13. I explain my comment from experience only. I am a small business owner and have had over 50,000 customers since I’ve been in business. I have personally communicated with thousands of customers who are very happy with my product and service who never bother to leave reviews. In addition to my personal communications, a large majority of our business comes from word of mouth referrals and from repeat business. Plus we’re growing at a pretty quick rate. Evidence that I’m doing something right and that the overwhelming majority of customers are happy. I just don’t get a lot of positive reviews unless I actively seek them out and ask for them. At the same time, if I mess up in some fashion and the customer has a bad experience, believe me, they go online and tell everyone about it.

    Note: I’m not saying that just because I have communicated with thousands of happy customers, that there aren’t others who are unhappy. I’m saying that out of the thousands whom I have spoken to, they typically don’t go out and leave a positive review on their own accord.

    I feel confident that most (not all) small business owners would feel the exact same way.

    It is also my opinion that if you were to remove restaurants from Yelp altogether, that number would change drastically. Yelp is specifically known for being a restaurant review site (even though they review everything) and I would say it’s much easier to serve an average, good or great meal than an atrocious one. Restaurant reviews in general are a somewhat of a different animal for a few reasons as compared to most other businesses, but I don’t want to write a book on here. Again just my opinion.

    I would be very curious about Google and Yahoo average review rating. I looked but couldn’t find. I will continue to look and post what I find. I would think they represent a more evened out scope of all types of businesses and the average review may be lower than Yelp’s average.

  14. @John
    I have been doing some analysis of review propensity at scale.

    If your domain is any indication, I would suggest a possibility for the biggest barrier to those reviews is not your service, its is the line of service you provide.

    My current working theory is that those products that folks think reflect well on them they are willing to write about. Those products that don’t reflect well on them or that reflect negatively (think DUI, divorce, etc) on them much less so.

    The second biggest barrier is Google and Yelp themselves. Even if you get users out to those sites, it is hard to leave a review if you have never left one.

    Given that almost 80% of folks in the US are in that state that means most people.

  15. @Mike Blumenthal

    Good point.

    I don’t mind saying I’m in the dumpster rental industry. It’s extremely hard to get people to leave a review about how their dumpster rental went so well…because in all reality they may have just cleaned out their house because they were getting close to being a candidate for the show Hoarders…or because they went out of business or got evicted.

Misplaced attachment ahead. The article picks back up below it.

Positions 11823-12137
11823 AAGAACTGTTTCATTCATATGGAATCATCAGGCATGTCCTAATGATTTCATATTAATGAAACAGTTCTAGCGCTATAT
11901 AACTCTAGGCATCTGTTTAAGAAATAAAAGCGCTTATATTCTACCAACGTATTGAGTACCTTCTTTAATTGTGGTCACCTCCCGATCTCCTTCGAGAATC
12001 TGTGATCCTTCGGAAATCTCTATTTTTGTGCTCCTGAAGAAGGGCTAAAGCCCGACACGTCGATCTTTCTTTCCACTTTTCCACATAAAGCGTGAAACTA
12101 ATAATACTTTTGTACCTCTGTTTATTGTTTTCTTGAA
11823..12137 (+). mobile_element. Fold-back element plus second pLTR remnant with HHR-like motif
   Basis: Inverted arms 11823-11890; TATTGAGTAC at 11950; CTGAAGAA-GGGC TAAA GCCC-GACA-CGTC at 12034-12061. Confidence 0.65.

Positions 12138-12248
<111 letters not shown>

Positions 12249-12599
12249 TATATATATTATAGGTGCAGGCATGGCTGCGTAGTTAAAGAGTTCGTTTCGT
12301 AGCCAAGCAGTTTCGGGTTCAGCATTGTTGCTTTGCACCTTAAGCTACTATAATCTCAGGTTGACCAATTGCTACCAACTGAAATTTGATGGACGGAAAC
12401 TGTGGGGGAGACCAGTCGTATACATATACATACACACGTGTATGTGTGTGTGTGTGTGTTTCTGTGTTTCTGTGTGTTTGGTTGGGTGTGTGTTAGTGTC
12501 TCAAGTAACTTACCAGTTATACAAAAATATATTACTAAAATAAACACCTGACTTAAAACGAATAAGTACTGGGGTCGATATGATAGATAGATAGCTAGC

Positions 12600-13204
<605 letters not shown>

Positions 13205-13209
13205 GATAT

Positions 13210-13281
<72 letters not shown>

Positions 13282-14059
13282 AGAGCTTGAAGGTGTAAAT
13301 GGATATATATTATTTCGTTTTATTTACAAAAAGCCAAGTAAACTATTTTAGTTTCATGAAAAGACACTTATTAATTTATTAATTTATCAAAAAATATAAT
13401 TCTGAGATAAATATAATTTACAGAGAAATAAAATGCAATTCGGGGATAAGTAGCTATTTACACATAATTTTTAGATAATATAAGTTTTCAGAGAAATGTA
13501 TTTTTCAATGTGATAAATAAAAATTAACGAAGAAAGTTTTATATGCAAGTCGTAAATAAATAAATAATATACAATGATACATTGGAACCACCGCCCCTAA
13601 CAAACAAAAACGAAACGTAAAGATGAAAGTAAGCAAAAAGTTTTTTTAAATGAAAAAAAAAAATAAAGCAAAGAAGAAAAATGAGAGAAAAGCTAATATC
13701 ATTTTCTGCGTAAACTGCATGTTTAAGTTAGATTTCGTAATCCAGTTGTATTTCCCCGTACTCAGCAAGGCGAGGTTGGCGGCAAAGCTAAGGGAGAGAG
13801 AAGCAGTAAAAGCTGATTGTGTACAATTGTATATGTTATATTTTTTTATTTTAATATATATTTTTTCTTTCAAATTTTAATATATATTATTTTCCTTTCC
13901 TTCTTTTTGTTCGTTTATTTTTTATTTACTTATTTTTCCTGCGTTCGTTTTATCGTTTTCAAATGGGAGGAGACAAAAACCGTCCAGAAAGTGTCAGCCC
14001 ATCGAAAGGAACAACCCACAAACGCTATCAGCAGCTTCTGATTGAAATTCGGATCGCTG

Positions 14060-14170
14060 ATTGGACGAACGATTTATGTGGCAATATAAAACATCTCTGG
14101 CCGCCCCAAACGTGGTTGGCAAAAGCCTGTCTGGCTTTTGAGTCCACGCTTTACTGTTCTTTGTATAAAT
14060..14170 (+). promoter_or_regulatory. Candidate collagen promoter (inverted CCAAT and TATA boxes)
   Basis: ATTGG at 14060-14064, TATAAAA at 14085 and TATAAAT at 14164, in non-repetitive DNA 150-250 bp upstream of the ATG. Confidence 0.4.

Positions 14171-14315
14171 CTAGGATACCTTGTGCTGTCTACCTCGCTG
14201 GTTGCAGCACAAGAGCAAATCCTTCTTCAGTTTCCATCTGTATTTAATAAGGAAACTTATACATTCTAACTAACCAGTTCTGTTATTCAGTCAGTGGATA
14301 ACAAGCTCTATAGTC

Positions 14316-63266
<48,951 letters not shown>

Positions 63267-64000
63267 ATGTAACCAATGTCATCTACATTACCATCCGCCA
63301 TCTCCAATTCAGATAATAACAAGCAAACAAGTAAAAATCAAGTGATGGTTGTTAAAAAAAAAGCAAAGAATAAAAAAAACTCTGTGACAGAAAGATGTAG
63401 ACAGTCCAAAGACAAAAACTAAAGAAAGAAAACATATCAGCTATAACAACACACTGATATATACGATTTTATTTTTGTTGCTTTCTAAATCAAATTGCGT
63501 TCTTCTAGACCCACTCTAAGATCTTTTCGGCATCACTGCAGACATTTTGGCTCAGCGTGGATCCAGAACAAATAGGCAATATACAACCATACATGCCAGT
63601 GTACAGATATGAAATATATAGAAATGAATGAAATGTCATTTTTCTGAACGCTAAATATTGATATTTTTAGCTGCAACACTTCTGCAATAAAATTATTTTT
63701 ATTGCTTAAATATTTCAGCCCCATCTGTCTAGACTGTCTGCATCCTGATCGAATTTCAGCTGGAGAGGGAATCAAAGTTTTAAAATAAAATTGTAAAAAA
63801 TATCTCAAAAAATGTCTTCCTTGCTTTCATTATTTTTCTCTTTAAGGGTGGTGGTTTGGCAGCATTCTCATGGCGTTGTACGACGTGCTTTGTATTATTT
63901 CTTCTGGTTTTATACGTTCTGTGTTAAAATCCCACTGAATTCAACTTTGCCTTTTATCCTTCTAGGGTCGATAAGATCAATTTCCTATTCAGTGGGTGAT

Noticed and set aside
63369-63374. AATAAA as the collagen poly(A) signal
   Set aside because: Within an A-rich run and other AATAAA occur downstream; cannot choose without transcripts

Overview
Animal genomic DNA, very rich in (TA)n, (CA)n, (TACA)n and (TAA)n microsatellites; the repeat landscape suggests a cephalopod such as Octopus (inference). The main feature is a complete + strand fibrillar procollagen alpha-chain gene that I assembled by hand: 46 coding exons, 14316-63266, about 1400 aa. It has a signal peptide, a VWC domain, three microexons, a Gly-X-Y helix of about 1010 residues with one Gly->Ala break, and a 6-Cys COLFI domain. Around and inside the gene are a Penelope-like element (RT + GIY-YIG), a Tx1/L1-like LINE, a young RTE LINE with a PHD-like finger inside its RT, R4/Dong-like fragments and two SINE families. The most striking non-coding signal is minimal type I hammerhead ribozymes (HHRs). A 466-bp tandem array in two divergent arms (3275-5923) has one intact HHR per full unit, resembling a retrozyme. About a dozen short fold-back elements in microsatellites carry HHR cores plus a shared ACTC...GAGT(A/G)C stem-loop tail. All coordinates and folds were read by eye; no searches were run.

Most of my customers need dumpsters for “neutral” reasons though. Yard cleanup, roofing projects, shed demo project, small renovation project, etc. Nothing to be embarrassed about by any means but maybe also not something they want to necessarily make known for one reason or another.

    And in all honesty, my business is pretty simple. Not easy, but simple. Meaning, I deliver a big box and then haul it away. A lot of times I find it hard to “blow someone’s socks off”. I just don’t feel like I have the opportunity, besides providing exceptional customer service, which we do.

    I am VERY focused on customer service and my sales reps and customer service reps are true professionals, but when it’s all said and done, even if I do everything right and kill ’em with kindness… it’s just not enough to motivate them to go online and tell their friends, family, peers and the world about their dumpster rental experience. I don’t know.

    I completely see your point though. Maybe my expectations are too high given the line of work I’m in.

  16. Mike,

    I think the question of how best to leverage Facebook reviews is critical to address. If nothing else, an SMB might be able to use that review as an open door to communicate with that customer and encourage them to leave a review elsewhere as well.

    It would surprise me if FB didn’t make some moves to do their own leveraging of these reviews in the future. If they want to be a player in the local search space, they’re going to have to do something different.

  17. I think next year the Better Business Bureau will be on that list! They already handle 918k complaints last year in 2013. By the end of they year all of the BBB’s around the nation will launch a new Verified Online Review where consumers can log in and review a business. Verified Customer Reviews allow customers to post positive, negative or neutral reviews about organizations with which they have done business. Reviews are vetted by BBB team members before they are published online and reviewers, upon request, must be able to provide substantiation of the marketplace interactions.

  18. Just discovered your blog tonight. Love, love love it.

    Here’s something for you.

    Our agency has been manually monitoring FB reviews for our clients (we have 17, specialising in customer service industry) for 5 months now. For every 1-3 star rating, we leave a response “we’re sorry we couldn’t rate higher, how can we improve?”

    I’d say 1/4 of the people we write to respond. HOWEVER, the problem is FB does not send us notification that guest has responded. Took us a month to figure this out. We have to scroll through many reviews 2x a week to see if anyone has responded as sometimes they take weeks or even a month to respond.